Internet Working Group:
prepared by Annie Fetter, 10 July 2001 <firstname.lastname@example.org>
Searching for Resources
Finding truly useful resources can be an arduous task. To find math-related resources I would first go to the Math Forum, then I'd head to a more general searcher such as google. It all depends on the type of resources I want to find.
Searching the Math Forum
Say you know you want something about a math resource. Start with the Math Forum.
- A General Search
- This allows you to search all of the resources on the Math Forum, when you haven't really thought about the type of resource you want.
Example: I want to find some resources on patty paper, so I search the Forum for "patty paper", without the quotes, and then choose "that exact phrase" from the options below the text box. Try it yourself!
- Search the Internet Math Library
- This electronic library has links to tons of resources of various forms - lesson plans, interactive activities, data, whatever!
Example: Since the Baseball All-Star game is tonight, I'd like resources based on baseball to use with high school geometry students. I can search for "baseball" and set the limiters to "high school" and "geometry". I got five things back. Try it above using the link above.
- Search Dr. Math
- Looking for an explanation that might be suitable to give to a student? This is where I look. (You might also want to just browse through the Dr. Math archives.)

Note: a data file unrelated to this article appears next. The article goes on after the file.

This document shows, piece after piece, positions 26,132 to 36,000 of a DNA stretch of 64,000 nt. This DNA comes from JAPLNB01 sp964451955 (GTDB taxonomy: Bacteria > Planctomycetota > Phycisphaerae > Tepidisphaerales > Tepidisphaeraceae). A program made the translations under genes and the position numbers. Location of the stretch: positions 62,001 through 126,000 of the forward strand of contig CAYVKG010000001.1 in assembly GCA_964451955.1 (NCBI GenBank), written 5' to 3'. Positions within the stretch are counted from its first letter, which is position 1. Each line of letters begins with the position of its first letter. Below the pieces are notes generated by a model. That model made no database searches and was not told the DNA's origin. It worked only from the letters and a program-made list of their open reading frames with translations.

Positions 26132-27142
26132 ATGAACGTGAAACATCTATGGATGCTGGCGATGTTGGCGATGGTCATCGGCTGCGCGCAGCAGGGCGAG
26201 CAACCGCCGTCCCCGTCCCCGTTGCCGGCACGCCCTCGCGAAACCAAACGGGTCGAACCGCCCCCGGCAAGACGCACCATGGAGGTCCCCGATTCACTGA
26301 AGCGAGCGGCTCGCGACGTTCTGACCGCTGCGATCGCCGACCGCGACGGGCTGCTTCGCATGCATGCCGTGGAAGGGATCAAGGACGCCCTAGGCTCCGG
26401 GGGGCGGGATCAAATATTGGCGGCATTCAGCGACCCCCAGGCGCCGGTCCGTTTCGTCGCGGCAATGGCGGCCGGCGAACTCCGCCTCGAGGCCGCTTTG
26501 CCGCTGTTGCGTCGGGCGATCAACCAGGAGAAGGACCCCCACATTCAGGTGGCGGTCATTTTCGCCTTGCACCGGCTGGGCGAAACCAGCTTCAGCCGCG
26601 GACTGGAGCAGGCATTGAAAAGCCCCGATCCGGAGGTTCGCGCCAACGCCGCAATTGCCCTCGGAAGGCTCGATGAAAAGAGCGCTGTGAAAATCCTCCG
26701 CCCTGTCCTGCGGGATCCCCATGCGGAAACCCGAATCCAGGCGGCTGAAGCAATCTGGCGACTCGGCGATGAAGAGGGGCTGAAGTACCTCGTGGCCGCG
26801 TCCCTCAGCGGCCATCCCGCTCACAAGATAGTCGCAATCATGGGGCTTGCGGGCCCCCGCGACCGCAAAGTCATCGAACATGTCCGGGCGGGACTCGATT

Example: I wanted to use Heron's Formula in a Geometry Problem of the Week, knowing that a lot of kids didn't know it. I found an example of Dr. Math explaining what the formula is and where it comes from that students would be able to understand. Try it yourself using the link above.
- Search Teacher2Teacher
- Looking for teachers' opinions on teaching particular topics or using different resources? This is the place. (You can browse their archives as well, at the same page.)
Example: I wanted to get some ideas about teaching tessellations to high school students, so I searched T2T for "tessellations" and limited the search to "high school". Try it using the link above!
Searching the Universe
- Google is the searcher I've been using recently. Everyone has their favorite. I tend to go out and search "everything" when I want data on a topic or information about, say, deer hunting in North America. I'm not specifically looking for "math" resources.
Example: I wanted information on and examples of "visual approach
slope indicators", which are mechanical devices that tell you if your approach angle is correct when you're landing an airplane (small airplanes!). It's not something I expected to see on the Math Forum, so I tried google. Give it a try yourself (even if you're not sure what you're looking for!).
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This material is based upon work supported by the National Science Foundation under Grant No. 0314808.
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